Archive for: July, 2014

Guest post by @MyTChondria: Getting on with some help from friends #ThxSTEMMen

Jul 20 2014 Published by under academia, gender

This last week was a real shit-show in so many ways. I was especially hit hard by a series of events that highlighted the sexism in my corner of the STEM world. First, @kateclancy published a study in PLoS ONE about how many young women were sexually harassed or assaulted doing fieldwork, then a $20 million suit was filed against Vanderbilt that accused a professor of such horrible behavior that it makes me want to puke. Finally, Science magazine published a ridiculous cover image of head-less trans women, and a white d00d editor went to twitter to defend it and made it a million times more horrible. Ugh. I don't really know what to say/do. But lucky for me (and you, really), @MyTChondria sent me this guest post. I like the idea of recognizing our allies in this fight. Enjoy.

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By MyTChondria:

This month has has been brutal for many people in STEM, particularly women.  Stunning Supreme Court rulings pulled our reproductive rights away bit by bit. This last week the horrors hit close to our jobs as allegations of horrific acts of sexual harassment against trainees, publication of data of the startling numbers of female field scientists who have been harassed and assaulted on work sites, and blundering non-pologies of Science as they depersonalized the tragedy of transgender sex workers.

I’m exhausted by the fact Henry Gee still works at Nature, that we live in a society where males sing Robin Thicke lyrics about ‘you know you want it’ and every part of #YesAllWomen resonates with me.

Men came by my office making light of these events. When I told them I was sad and these things hurt me and my friends, they squirmed but didn’t listen. They were either convinced simply bringing these things to light would help or that people were making mountains out of mole hills.

Figure 1: Nearly entirely accurate portrayal of me by Wednesday last week

Figure 1: Nearly entirely accurate portrayal of me by Wednesday last week

It was all I could do to keep from crying. And I don’t fuckken cry. This was the first week I really seriously considered leaving science. I thought I couldn’t look at my graduate students and fellows (all of whom are women) and tell them STEM is a healthy field. I’m not depressed, I’m sad.  And it crystalized as @MGHydro tweeted exasperation that nothing seemed to be changing.  Were we just documenting history or actually going to do something about it?

Friday night I huddled up with Mini ate some pizza and watched The Butler (she is obsessed with history and social justice). She watched the movie intently while white actors sat by blacks actors graphically reenacted the violence students were subjected to at Civil rights protests. I paused to see if it was too much for her and asked her why she thought the white students sat taking this abuse with their black friends. The real life photos of their injuries were horrific.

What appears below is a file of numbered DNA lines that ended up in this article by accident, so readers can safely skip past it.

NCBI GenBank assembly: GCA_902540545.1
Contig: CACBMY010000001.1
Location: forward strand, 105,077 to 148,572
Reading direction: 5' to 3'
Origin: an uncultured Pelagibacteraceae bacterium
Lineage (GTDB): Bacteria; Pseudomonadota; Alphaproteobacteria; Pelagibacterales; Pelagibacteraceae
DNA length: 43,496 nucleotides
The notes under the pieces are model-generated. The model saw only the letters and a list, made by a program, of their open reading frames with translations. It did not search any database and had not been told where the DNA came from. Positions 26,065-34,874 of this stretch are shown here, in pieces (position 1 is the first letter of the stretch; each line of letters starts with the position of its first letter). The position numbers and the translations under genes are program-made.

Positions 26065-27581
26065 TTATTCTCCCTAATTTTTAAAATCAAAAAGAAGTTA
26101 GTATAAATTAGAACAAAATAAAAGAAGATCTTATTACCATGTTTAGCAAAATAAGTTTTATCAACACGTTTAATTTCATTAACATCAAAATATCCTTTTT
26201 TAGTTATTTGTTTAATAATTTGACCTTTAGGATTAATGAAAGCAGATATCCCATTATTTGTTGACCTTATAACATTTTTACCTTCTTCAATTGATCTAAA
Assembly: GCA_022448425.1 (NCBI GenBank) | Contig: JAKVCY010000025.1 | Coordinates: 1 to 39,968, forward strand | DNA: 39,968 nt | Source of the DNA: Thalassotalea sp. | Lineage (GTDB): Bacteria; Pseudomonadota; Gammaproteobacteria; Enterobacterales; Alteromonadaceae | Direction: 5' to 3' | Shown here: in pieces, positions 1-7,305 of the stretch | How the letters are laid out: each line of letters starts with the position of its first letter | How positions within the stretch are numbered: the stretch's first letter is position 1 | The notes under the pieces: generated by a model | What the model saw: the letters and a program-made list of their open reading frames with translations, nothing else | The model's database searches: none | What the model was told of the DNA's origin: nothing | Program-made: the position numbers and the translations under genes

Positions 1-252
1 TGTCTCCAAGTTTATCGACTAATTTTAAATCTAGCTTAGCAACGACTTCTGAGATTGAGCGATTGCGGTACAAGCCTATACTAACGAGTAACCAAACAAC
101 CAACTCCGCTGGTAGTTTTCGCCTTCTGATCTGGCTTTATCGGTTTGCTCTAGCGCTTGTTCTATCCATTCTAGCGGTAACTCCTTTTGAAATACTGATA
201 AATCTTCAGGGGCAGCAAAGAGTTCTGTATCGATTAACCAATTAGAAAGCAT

With the confidence that only a 10 year old can have, she said “Of course they had to sit there with them. You can’t live in a world where people you know aren’t being treated fairly by bullies. Even if it means you have to get beat up along side your friends. It's the right thing to do”.  With the help of wine and a nice fleece blanket, I thought about this over the next few hours, and found myself with a foothold to help me face next week with a sense of hope.

Many of my male Tweeps have called out sexism, thought deeply and fought hard for gender equality. They give me hope I’m not insane and alone. They help me believe there is not some fundamental and insurmountable difference in how men think women. I appreciate their voices cheering for me me when I’m doing the right thing even if I want to puke while it’s happening. I delight in these men who have the wherewithal to tell sexist men to STFU in their blogs, tweets and IRL.

I have no cookies to give. I’m not that kind of person.  I also know would stab me if it looked like I was doing it (they would also stab a dude, so I feel okay with this).  For all these things I am grateful.

Many of my female friends have similar stories of men who kicked other dudes in social media who impress and encourage them. So, I invite my female tweeps to share the hashtag #ThxSTEMMen with the names of a man or men who have helped you in your gender equality struggles.

@SciTriGrrl will Storify it and we can hopefully connect up other women with the merry band of misfits who champion women’s rights.

 

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